A recently released film in South Korea set out to spark a discussion on free speech in the country, and amid opposition and cancelled viewings, it has done just that.
Project Cheonan Ship is a film on the aftermath of the 2010 sinking of the Cheonan warship, a South Korean navy submersible that went down in waters near North Korea. South Korea concluded that a North Korean torpedo was the cause of the sinking, though North Korea denied any involvement. The film features experts in a range of fields offering possible alternative causes of the ship’s sinking.
In August, members of the South Korean navy and relatives of a few of the 46 sailors who died in the sinking sought a court injunction to prevent the film’s release. “There is freedom of expression, but no freedom of distortion…If the movie is released, it could defame the reputations of the 46 fallen soldiers and their bereaved families”, the group’s lawyer said in a statement.
The injunction was denied in court and the film opened according to schedule on Sept. 5 at 30 theaters across South Korea, mostly in independent film houses but in a few major theaters as well. It did well on its opening weekend, ranked first among independent films and eleventh overall at the box office.
After two days, the film was pulled by Megabox, a major theater chain. This is believed to be the first time in Korean history that a film has been pulled in this way. Megabox said that they had received warning from conservative civic groups who planned to picket the theaters showing the film. The theater company said they didn’t want to put viewers’ safety at risk, and therefore stopped showing the film to avoid trouble.
A big part of the reason why the issue of the Cheonan sinking is still prickly is that there was a long debate over the cause of the sinking and though the evidence strongly points to North Korea, there still isn’t a uniform consensus on what happened. An international investigation commissioned by the South Korean government eventually concluded that indeed, a North Korean torpedo had sunk the Cheonan. Skeptics continued to argue that the ship could have come in contact with a mine leftover from the Korean War.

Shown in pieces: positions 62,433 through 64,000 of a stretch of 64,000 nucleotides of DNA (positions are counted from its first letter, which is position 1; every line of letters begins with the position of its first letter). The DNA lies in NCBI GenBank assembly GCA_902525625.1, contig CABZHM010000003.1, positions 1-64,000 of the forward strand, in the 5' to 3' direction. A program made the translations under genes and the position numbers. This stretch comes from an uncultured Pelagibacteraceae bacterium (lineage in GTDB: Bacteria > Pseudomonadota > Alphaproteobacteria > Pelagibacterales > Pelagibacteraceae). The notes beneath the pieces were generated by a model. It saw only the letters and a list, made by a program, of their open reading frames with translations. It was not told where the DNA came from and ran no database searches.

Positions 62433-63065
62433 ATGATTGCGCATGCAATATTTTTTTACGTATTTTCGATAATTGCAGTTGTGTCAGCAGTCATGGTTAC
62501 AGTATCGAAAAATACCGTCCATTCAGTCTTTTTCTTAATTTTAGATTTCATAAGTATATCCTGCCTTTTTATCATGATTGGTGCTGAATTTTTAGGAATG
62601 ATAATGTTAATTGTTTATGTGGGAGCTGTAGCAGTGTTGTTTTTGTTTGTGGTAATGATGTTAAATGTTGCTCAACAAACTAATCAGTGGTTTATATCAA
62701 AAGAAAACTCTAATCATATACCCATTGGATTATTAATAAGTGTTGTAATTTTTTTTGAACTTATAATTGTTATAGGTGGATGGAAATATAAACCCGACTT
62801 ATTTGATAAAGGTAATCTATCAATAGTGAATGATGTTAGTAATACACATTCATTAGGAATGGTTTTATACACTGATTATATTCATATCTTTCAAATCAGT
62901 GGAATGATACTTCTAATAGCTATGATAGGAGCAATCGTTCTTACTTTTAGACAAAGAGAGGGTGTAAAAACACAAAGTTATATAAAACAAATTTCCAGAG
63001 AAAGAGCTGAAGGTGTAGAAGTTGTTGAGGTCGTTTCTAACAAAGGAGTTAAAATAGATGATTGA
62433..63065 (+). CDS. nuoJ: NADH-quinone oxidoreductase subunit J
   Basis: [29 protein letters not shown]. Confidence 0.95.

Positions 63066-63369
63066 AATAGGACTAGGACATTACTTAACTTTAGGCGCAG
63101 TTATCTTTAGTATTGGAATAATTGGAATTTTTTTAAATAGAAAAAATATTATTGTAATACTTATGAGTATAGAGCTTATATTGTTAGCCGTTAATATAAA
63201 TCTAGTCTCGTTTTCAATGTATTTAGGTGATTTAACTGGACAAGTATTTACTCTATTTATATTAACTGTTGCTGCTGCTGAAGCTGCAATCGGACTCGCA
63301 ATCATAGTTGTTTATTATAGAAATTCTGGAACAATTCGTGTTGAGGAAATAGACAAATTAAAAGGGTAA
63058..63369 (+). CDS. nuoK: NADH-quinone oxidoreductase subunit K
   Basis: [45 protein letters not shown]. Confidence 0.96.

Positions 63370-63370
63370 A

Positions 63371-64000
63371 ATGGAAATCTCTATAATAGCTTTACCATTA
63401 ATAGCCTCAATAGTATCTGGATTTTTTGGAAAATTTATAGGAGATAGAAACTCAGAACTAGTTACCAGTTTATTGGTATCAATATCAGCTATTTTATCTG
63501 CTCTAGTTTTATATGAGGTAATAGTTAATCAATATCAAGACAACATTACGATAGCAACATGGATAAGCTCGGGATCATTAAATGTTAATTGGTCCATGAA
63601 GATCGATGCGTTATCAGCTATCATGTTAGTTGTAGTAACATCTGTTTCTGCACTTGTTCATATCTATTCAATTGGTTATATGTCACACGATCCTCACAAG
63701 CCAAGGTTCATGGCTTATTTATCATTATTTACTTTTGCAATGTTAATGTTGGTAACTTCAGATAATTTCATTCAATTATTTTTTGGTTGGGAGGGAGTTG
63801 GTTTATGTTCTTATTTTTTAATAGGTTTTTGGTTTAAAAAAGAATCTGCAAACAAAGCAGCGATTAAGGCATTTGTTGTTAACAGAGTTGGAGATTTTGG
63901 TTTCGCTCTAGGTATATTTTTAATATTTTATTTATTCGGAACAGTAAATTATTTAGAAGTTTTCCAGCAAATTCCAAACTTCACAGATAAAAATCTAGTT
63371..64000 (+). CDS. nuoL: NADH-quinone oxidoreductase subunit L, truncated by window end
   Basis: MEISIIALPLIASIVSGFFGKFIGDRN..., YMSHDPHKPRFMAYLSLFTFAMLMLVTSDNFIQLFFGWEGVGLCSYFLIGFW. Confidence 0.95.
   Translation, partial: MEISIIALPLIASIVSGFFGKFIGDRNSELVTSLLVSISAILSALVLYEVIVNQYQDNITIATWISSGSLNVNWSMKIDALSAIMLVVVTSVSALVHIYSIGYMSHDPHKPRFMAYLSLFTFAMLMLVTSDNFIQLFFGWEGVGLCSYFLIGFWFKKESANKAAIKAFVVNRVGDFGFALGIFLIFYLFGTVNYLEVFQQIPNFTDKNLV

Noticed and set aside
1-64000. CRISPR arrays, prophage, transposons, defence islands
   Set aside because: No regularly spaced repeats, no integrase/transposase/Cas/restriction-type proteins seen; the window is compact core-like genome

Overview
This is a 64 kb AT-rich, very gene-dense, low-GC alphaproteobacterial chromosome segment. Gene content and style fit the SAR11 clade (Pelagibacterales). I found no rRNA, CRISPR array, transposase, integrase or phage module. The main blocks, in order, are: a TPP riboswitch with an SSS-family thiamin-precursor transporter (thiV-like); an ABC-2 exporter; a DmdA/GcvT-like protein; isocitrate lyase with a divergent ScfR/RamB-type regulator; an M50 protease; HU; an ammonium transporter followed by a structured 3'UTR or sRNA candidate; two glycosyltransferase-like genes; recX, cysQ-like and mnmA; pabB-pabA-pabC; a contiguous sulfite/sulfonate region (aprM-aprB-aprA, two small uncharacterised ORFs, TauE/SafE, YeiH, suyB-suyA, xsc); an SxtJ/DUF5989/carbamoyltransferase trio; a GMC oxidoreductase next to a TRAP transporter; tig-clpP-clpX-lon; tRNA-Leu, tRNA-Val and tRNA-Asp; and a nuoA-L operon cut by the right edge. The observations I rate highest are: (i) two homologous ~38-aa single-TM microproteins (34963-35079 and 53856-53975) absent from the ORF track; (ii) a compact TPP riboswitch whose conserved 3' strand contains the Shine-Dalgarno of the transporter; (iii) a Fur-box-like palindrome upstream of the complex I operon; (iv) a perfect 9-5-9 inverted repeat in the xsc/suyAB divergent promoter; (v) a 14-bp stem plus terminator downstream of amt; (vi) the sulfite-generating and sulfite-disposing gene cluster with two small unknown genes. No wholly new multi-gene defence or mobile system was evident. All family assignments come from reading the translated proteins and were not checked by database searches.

The debate over the sinking has been split along the lines of South Korea’s political divide: conservatives who support the South’s military alliance with the US and are bitterly opposed to North Korea, and those on the left who don’t approve of the large US military presence in South Korea and see it as the main obstacle to peaceful reunification with North Korea.
People in South Korea who voice either explicit or implied support or sympathy for North Korea are often shouted down. There is even a law banning expressions ofsupport for the North: Article 7 of the National Security Law (NSL) stipulates up to seven years in prison for anyone who “praises, incites or propagates the activities of an anti-government organization”. Under the law, North Korea counts as just such an anti-government organization.
While supporters say the NSL is necessary to protect a fragile peace against the North Korean threat, critics say it is a vaguely worded prohibition that is really meant to stifle dissent within the country.
The makers of Project Cheonan Ship intended not to take a position on the cause of the Cheonan sinking, but to start a conversation about the importance of unimpeded expression of differing views. “Our primary motivation was not telling a story about the Cheonan sinking case itself, but about the intolerant attitude seen in our society after the incident,” Director Baek Seung-woo said in an interview on Sept. 13.
Baek said he and the other filmmakers wanted to reiterate the importance of free speech in South Korea. “We made this movie because we believe most people in our society have an understanding of what free speech means, but don’t yet fully appreciate its value,” he said.
Even after making the film, they still don’t attempt to make definite claims on how and why the Cheonan went down. Baek explained, “While making the movie, I realized how extremely difficult the case was. I am not expert on marine science or military equipment or explosives. I’m not scientist either. I don’t know what the cause is, but I think the real experts in our society need a more open climate of free speech to really figure out what happened.”